Tell you what, how about you and I play a little game? (anyone can play if they like) Since you seem to have the unique ability to judge the weakness of digital from looking at small jpeg images on the web, you should have no trouble in picking out which of the images posted below are film and which are digital. If you can accurately tell me which are which, I'm here to state publicly that I will never again question your opinions. (I realize asking you to reciprocate if you fail is pointless so I won't even bother.) ;- )
13 unrelated images - some film, some digital. Answers provided at the conclusion. Have fun!
Were you addressing this to Wade or me? If me, I'm not offering opinions, just observations hopefully leading to an understanding.
No Tim, I was talking to Wade. But go ahead and try to guess which is which. Seriously. There's no hard feelings here.
For whatever reason, people try to make digital out to be an inferior tool when it's simply not true. There are differences sure, but many of the "digital issues" are unfounded. In the past, I've heard all kinds of problems blamed on digital when clearly the problem was elsewhere. This thread was started because Scottie had/has the idea that "digital can't handle hard light". Others have said, "digital is flat" and digital is muddy. I'm just trying to lay those misconceptions to rest. If either of those were true, it should be a piece of cake to pick out film or digital. Give it a shot. Actually, I think the more that participate will better help your understanding.
Well said, Phil.
I'm already sold on digital. Long time ago. I looked at your links and I couldn't tell the difference. Fantastic work, BTW.
But my observation has mainly been based on broadcast TV and bad Epson inkjet samples from pro photographers from the manufacturer and what I''ve noticed in gravure printed periodicals in the Sunday paper. I couldn't tell if it was the makeup, the type of capture or the medium in which it was presented.
It's been the makeup work all along.
Digital sees everything. Better than film. Catch some digitaly restored "Night Gallery" episodes on a digital broadcast. You can see every pore, hair and the tons of makeup they used. When they originally aired back in the '70's you couldn't see this.
For a strictly scientific comparison, I would simply have to be in extremely
close proximity to the subjects in #1, #4, and #10. Short of that, the
ysis is simply frustrating.
... like Jimmy Stewart in Hitch's Vertigo. I've never seen so much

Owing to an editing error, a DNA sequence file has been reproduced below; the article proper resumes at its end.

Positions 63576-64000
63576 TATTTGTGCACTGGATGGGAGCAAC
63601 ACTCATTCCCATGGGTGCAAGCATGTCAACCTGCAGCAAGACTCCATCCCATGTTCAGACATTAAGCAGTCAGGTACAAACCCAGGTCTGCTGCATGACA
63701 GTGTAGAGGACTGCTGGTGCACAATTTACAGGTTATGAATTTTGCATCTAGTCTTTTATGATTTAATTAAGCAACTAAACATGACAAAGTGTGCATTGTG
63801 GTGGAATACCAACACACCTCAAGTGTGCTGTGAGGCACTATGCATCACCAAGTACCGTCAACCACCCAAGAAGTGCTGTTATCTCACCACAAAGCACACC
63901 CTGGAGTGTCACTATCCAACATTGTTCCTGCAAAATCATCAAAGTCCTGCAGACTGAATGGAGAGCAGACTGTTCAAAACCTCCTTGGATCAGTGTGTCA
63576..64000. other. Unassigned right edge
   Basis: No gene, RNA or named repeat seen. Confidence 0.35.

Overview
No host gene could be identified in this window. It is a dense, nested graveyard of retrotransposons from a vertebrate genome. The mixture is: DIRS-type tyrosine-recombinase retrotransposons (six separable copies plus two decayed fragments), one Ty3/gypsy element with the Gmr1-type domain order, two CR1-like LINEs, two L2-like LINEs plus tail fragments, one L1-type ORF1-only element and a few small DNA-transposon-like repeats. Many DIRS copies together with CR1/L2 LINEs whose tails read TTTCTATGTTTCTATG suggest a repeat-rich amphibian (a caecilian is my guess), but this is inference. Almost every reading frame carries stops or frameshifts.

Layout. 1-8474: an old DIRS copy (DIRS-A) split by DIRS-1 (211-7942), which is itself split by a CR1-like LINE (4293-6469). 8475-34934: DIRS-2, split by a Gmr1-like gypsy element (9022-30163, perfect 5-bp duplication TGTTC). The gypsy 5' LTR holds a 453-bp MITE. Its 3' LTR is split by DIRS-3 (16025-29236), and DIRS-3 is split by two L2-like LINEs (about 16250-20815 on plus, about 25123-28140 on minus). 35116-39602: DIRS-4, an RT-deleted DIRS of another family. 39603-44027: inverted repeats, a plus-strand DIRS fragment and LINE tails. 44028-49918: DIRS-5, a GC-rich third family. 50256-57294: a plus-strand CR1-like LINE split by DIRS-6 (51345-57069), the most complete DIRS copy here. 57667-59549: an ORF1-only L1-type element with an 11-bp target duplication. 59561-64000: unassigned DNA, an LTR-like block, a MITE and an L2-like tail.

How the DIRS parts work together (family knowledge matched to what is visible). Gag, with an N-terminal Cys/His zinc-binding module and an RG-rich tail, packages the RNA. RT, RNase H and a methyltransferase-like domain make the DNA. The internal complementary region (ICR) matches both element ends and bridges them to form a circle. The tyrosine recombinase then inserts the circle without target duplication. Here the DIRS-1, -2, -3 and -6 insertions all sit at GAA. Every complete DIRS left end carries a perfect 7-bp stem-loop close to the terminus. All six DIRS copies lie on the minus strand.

makeup on a man.
James Stewart was in Vertigo? I was too busy watching Kim Novak to notice.
Kim had the pancake, too.
Sometimes digital pics and SEEM flatter because you're seeing more detail in the shadows than you're used to seeing from film scans, but more often the reason is probably because whoever corrected the image did a lousy job of it. Having shot thousands of digital captures and scanned thousands more pieces of film, I can say that in the final ysis, that there is no inherent flatness to digital.
In addition to shooting my own images, I often get paid to make other people's image look their best, and even digital pics shot on consumer grade, with good color and tonal correction, can look much better than one would ever expect.
Hard to tell from the jpegs but I'll guess 1 4 6 8 11 are film although they all actually look digital to me but if you say some are film then those would be my choice.
But in any chase they all look rather on the dull side and awfully flat.
That is my observation!
I think a lot of what you call flat is more of his aesthetic choice of using diffused lighting, not the limitations of the capture medium if there are any. This IS my opinion and not an observation.
His work is so over-the-top high quality from my layman prosumer point of reference that I can't distinguish what you are seeing.
I saw an ad in PEI mag of the Phase One, shows a shot of the grayhaired hippy dude with head resting on his hand, and the realism was so freakish considering the low gamut of web offset. I compared this shot to the film based photography in predigital issues of CA and Print-high end ad business sheet fed pubs, and it doesn't compare in quality to the Phase One in my opinion. That shot captured very realistic translucent fleshtones.
Interesting observation Wade --- wrong, but interesting.
Curious though, what was your criteria in coming to your conclusion? Were your choices based on technical issues, (say, artifacting , tonal range, etc), or were you simply trying to guess which of the subjects I would have shot digitally?
... and awfully flat.
Hmm ... again, not on my screen. There's probably a couple that could benefit from a bit of a boost but certainly not as you describe. Is your monitor calibrated? What gamma? (images on your "home page" look dark to me, leading me to believe you're using 1.8 - I'm at 2.2) How old is your monitor? CRTs DO lose contrast over time. Still, maybe you're right and I should thank you for pointing this out. Maybe I'm one of those that's in desperate need of Peter's services and don't realize it. Would anyone else describe these as "awfully flat"? (honest, I'm not interested in polite compliments.)
Regardless, your comments - "it's hard to tell from jpegs" and "they all look digital to me", EXACTLY proves my point. Of course it's hard to tell! The mere fact that you think they all look one way or another should be enough for you to realize that trying to base judgement from web based images is pointless. On a monitor screen, a film image can look just as good - or bad as a digital image. Thanks for proving this fact publically. (And yes, there are film images in those pages - actually, more of them than digital.) But naturally, you'll continue to bash digital without any facts or experience to back it up. You just wouldn't be you otherwise. (And gosh darn it - I guess I wouldn't want you any other way - you're entertaining, if nothing else.)
That's my observation! :p
(Tim - thanks) :)